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Australia’s emergence into the world of wine began in 1788 with vine cuttings from the Cape of Good Hope. Sadly the hot and humid climate proved to be too strenuous. Despite the shaky start, just a few years later the first major vineyards were successfully established in the areas surrounding modern day Sydney. Following the first vines, over 350 new varietals were introduced to Australia by a man named James Busby in 1833. These cuttings originated from France and over time, additional grafts from these vines began to spread throughout the country. From the start, Australia has intrigued vintners from around the world who arrived just to be perplexed by the difficult and unusual climate. Nevertheless, these obstacles were overcome and the production and quality of wines drastically improved with their knowledge. So much so that the wines began to rival some of the finest wines in France and, to much of France’s chagrin, went on to earn countless awards in French competitions.

Today Australia stands as the fourth largest wine producing nation in the world with about 2000 wine producers calling it home. The majority of which are small production wineries, yet much of the market is flooded by a handful of large companies creating bulk wines. Australia’s unprecedented approach to winemaking and viticulture has launched them into the top tiers of quality and has kept them on the forefront of the global wine industry.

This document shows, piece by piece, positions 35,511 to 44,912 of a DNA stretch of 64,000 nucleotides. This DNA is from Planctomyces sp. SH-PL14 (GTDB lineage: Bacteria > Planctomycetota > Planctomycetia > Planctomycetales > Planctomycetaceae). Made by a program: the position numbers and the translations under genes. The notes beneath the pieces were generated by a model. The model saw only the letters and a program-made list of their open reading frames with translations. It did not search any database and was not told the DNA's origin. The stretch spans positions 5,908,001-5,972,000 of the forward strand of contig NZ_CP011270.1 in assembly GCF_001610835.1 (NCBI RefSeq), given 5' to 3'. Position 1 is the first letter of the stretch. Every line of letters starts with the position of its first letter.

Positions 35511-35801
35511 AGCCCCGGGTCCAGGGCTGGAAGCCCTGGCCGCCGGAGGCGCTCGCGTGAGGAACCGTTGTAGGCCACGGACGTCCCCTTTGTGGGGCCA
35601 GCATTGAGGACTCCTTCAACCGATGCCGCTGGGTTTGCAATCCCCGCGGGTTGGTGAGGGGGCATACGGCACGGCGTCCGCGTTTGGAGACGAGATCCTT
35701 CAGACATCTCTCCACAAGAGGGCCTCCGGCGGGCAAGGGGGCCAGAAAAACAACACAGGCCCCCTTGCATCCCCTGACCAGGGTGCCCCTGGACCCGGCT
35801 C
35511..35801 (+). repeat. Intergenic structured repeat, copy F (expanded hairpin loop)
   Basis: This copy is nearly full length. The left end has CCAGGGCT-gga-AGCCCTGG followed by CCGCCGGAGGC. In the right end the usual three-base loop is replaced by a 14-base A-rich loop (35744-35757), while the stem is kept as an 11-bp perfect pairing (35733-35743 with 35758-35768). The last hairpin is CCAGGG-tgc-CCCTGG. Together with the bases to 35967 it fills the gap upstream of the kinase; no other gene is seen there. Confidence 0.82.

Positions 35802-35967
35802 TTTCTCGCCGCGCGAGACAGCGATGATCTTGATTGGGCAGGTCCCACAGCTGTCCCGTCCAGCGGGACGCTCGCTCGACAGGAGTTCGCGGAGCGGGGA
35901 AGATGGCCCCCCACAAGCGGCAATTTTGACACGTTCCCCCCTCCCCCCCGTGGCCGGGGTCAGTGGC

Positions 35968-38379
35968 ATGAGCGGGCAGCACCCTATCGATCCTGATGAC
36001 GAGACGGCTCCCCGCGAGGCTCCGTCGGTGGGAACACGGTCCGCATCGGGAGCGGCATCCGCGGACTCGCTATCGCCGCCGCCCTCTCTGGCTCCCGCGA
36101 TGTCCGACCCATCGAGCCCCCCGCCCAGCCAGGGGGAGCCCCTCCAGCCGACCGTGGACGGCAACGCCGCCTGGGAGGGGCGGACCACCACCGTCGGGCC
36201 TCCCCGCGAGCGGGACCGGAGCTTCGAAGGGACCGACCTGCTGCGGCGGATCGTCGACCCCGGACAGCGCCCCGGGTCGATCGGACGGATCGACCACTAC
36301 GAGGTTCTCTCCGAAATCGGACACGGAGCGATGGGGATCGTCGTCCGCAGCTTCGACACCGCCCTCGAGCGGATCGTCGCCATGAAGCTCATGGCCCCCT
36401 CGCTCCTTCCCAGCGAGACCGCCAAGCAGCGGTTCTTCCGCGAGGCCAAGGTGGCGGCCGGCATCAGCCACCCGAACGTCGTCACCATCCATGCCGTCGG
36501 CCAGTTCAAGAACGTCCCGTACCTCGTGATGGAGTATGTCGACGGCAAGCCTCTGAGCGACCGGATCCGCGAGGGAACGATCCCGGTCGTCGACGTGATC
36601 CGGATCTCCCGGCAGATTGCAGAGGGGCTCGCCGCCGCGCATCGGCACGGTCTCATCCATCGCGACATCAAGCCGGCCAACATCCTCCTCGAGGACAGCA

Australia does not have any native grape varietals to its name but in spite of that, the vines took hold when introduced in the 1800’s. There are now over 130 varietals that grow between the 60 designated wine regions within Australia. The most common red varietals include: Shiraz (Syrah), Cabernet Sauvignon, Merlot, Pinot Noir, Grenache and Mourvèdre. The most common white varietals are: Chardonnay, Sémillon, Sauvignon Blanc and Riesling. There are a few grape varietals created in Australia that were bred specifically to suite the country’s atypical environment. The first is Cienna, a red grape derived from mixing Sumoll and Cabernet Sauvignon. The second is Tarrango, another red grape cross between Touriga Nacional and Sultana grapes. The third is Taminga, a white grape similar to Tarrango. Australia also has a well-known red blend commonly referred to as GSM. This blend consisting of Grenache, Shiraz and Mourvèdre stemmed from the red blends typical of the Châteauneuf-du-Pape region and Rhône Valley in the South of France.

Although the environment is demanding, wine regions can be found in each of Australia’s states though more than half of the country’s overall production comes from the southern areas. A few of the major wine regions are: Barossa Valley, McLaren Vale, Hunter Valley, Yarra Valley and Tamar Valley to name a few.

We have featured wines directly imported from Australia in our International Wine Club. These are some you don’t want to miss!